Anti tank obstacles (removed)

A neat line of regular parch marks seen on 14th July 2013, indicating the former site of a line of anti-tank obstacles (described as Elephants teeth” in the Crofton papers), likely either anti-tank blocks or pimples. The parch marks were approximately 3 feet square and 3-4 feet apart. There were 10 in total stretching between the road and river bank.

This all formed part of the Beaulieu Anti-Tank Island which you can read more about: Here

13 July 2018 saw these parch marks return, new photos uploaded.

Lepe anti-aircraft battery

Zooming in to the site of Lepe Country Park on Google Earth and using the “Show Historical Imagery” button in the top tool bar one can see the 1945 aerial images series; the Ilse of Wight has full coverage. It also shows a section of the Lepe site and visible is a circular cluster of nine objects around a central double structure. They appear to be pits with a pale area surrounding suggestive of spoil. The pattern is suggestive of an abandoned temporary anti-aircraft battery, perhaps to protect the D Day invasion fleet.

This was not the structures seen eroding out of the cliff at Stone Point labelled as Stone Point battery.

These features were digitized as part of the WWII project. On the main New Forest Knowledge map select ‘Archaeology’ and then ‘National Mapping – Modern’ and you will see them along with the other WWII sites at Lepe, which you can find out more about here:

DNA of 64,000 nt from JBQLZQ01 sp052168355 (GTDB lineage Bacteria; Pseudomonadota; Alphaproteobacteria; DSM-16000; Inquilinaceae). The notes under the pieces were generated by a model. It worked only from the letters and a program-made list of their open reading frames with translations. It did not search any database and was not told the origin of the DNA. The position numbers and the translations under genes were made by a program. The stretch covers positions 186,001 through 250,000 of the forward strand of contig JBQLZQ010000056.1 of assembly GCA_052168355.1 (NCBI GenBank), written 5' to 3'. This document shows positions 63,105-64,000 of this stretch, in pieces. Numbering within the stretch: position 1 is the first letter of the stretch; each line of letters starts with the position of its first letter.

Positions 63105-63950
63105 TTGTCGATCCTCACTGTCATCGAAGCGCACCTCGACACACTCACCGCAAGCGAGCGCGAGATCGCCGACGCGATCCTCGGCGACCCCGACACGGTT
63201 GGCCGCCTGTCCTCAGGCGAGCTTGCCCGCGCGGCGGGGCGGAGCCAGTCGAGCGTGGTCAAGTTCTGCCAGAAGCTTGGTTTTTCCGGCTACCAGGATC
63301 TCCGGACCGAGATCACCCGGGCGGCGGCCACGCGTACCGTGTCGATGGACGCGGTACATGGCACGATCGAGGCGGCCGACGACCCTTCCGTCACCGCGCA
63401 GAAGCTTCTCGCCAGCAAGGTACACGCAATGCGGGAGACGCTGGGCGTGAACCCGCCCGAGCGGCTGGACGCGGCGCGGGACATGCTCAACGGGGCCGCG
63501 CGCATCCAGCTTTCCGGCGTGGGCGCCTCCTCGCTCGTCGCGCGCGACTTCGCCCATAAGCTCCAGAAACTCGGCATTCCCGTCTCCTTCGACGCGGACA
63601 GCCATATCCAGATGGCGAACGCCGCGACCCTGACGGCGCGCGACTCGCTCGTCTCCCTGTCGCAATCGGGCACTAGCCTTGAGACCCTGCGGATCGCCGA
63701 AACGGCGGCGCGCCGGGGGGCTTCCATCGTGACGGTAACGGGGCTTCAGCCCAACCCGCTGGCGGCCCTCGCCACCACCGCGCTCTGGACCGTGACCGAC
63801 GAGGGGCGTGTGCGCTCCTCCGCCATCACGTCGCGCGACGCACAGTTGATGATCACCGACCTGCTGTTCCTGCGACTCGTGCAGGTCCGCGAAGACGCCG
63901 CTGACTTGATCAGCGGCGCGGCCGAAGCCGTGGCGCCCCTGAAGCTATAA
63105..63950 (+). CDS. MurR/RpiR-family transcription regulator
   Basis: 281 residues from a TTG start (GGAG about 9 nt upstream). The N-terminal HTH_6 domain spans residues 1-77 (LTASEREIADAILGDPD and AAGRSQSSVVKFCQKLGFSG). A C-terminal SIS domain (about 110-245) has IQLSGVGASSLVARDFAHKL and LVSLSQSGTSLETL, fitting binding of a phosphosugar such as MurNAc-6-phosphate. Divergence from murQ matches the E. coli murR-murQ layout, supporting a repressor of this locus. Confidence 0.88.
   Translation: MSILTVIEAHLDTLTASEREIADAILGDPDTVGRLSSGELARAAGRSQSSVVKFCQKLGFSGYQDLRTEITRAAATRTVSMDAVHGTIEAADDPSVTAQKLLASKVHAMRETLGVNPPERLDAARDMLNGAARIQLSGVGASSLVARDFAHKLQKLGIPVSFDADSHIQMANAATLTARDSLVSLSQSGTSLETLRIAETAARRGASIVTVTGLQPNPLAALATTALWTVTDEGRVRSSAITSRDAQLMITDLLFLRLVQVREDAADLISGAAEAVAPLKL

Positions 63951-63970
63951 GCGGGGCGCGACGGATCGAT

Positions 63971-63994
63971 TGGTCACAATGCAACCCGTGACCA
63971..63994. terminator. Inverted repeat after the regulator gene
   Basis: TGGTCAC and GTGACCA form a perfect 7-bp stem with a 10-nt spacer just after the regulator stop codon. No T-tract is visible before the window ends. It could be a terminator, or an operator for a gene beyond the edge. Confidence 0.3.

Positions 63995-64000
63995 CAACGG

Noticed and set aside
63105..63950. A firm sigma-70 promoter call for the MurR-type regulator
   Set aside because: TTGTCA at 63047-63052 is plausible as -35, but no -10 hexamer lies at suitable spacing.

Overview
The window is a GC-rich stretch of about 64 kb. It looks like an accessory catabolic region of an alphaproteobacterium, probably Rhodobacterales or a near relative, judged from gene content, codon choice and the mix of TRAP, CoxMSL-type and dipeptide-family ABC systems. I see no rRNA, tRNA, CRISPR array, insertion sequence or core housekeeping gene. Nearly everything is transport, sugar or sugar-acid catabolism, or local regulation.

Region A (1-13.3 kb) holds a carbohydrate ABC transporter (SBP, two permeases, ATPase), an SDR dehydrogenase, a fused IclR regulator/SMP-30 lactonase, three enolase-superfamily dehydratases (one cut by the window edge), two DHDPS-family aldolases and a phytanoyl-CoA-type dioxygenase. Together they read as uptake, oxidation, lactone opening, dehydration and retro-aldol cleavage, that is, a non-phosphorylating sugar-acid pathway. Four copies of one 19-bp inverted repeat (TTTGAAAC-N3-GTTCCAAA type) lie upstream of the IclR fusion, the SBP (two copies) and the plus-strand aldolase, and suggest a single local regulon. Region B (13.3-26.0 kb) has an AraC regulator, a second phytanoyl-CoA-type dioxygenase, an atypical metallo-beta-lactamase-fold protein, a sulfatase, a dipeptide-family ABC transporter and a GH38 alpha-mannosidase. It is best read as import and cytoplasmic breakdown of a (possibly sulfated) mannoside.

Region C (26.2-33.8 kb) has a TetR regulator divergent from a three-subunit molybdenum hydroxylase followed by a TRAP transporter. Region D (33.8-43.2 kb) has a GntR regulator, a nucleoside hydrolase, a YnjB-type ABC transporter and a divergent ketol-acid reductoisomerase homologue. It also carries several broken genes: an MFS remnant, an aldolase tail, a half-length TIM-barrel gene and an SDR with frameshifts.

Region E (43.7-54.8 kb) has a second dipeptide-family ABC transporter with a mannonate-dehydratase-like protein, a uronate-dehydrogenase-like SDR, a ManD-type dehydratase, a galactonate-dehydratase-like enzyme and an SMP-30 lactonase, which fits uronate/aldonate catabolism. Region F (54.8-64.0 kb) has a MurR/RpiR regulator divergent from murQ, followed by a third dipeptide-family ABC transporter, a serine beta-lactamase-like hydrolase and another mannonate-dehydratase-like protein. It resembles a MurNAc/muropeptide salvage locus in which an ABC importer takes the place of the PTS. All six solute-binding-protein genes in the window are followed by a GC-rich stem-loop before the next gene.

You can also find out more from a talk given by Stephen Fisher at the New Forest Knowledge Conference 2017: Equipping the Armada: The archaeology of Lepe Country Park 

Original article edited by Admin: 13/03/17

Penerley D Day Camp

Penerley D Day Embarkation Camp B3
By William Ward September 2017

These pictures come from a series of finds made by a metal detectorist at Penerley Camp. He was displaying the items as part of a travelling display of finds from various D Day camps across Southern England, which appears at a variety of WW2 themed events in the Dorset and Hampshire.
He had obtained a rarely granted licence from the landowner to detect in the area and made several visits, though reported that all the finds were made on his first visit. The finds consisted of multiple pull switches and L delays found in association with metal Devon shoulder titles. (Note the other finds shown came from other locations, though US troops did use Penerley camp after D Day).

Research in their War Diary revealed that the 2nd Battalion the Devonshire Regiment was based at Penerley Camp prior to departing for Southampton at 10.30 am on 31st May 1944, where they embarked on the Landing Ship Infantry HMS Glenroy. They sailed into Southampton Water where the ship moored for several days until they sailed for Normandy on 6th June.

The 2nd Devons had previous served in Malta between 1940 and 1943, which explains the presence of the metal shoulder titles. These were not being widely worn by 1944, but had been issued earlier to regular battalions wearing Service Dress rather than the more familiar Battledress. Presumably the soldiers of 2nd Devons wanted to show their seniority by wearing the metal titles, rather than cloth ones. The men also wore the Maltese Cross as their Brigade symbol following their service during the siege of the Island.